Tiny But Mighty

Reporter’s Notebook

Cheryl Williams had been waiting 18 years for her day in court.

If it had just happened a little sooner, she would have been able to walk in. Instead, she had to be wheeled in. 50 years of raising other people’s babies and hoisting them on her hips have left her body weak.

Miss Cheryl was wheeled up to the witness stand, tucked in, and microphone pulled down toward her. She’s so petite that all the jury could see was her head and signature white pigtails skimming the stand.

She looked more tired than she did 2 years ago when we first met. Her son Mike Williams disappeared during a duck hunting trip in December 2000. 16 years later she was still trying to pressure the cops to take his case more seriously, and open a criminal investigation. I’d been assigned to cover the cold case for Crime Watch Daily.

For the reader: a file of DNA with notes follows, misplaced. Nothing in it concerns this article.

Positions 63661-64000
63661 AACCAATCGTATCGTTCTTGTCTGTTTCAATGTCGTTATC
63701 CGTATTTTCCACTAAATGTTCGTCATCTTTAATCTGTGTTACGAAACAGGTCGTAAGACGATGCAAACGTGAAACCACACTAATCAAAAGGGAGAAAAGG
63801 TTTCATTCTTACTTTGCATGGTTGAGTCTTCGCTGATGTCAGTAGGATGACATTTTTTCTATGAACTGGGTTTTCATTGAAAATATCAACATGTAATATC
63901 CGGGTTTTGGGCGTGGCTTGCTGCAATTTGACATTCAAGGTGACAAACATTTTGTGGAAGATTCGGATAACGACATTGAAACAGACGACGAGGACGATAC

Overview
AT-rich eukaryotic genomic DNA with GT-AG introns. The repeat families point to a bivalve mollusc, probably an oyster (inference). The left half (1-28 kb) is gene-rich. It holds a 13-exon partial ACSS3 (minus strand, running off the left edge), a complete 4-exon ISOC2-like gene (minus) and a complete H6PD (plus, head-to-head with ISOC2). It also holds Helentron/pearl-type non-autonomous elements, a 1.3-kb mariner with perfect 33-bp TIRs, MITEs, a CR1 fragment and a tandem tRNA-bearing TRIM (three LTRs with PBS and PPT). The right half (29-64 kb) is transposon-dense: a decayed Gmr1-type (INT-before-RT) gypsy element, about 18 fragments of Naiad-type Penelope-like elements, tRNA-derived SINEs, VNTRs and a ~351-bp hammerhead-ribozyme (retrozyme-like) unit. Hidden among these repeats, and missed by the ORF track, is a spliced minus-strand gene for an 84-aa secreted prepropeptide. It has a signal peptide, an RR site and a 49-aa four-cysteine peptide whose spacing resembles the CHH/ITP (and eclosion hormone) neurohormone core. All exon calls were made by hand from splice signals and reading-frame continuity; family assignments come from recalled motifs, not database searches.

As it turns out, my reporting led to a cascade of events. Nothing like banging on a few doors to upset things. A few months later Mike’s body was discovered buried in a swamp, and his “widow” and his best friend were arrested.

Brian Winchester, his best buddy growing up, admitted to killing Mike so he and Mike’s wife, Denise Williams, could collect 1.7 million dollars in life insurance and live happily every after—without Mike. Denise denies any involvement, but Brian Winchester admitted everything in exchange for full immunity. Denise Williams is the only one on trial for murder.